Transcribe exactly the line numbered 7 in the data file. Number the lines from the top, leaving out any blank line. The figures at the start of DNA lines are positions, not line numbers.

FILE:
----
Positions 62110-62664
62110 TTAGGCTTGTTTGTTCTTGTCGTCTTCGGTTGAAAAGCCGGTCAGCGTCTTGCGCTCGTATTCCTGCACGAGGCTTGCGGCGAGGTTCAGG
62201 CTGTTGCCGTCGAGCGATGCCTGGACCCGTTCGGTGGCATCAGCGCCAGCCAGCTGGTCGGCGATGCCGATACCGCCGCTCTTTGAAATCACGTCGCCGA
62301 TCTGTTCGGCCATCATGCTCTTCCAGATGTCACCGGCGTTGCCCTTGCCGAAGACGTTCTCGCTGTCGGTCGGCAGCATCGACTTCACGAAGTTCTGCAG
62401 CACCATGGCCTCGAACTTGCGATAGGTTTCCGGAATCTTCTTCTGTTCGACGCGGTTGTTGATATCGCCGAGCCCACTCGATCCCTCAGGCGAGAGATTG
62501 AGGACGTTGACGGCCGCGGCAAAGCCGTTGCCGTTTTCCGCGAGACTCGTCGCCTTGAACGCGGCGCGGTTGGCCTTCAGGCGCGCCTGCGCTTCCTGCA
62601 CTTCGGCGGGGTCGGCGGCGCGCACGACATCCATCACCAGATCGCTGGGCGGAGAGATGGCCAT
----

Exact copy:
62601 CTTCGGCGGGGTCGGCGGCGCGCACGACATCCATCACCAGATCGCTGGGCGGAGAGATGGCCAT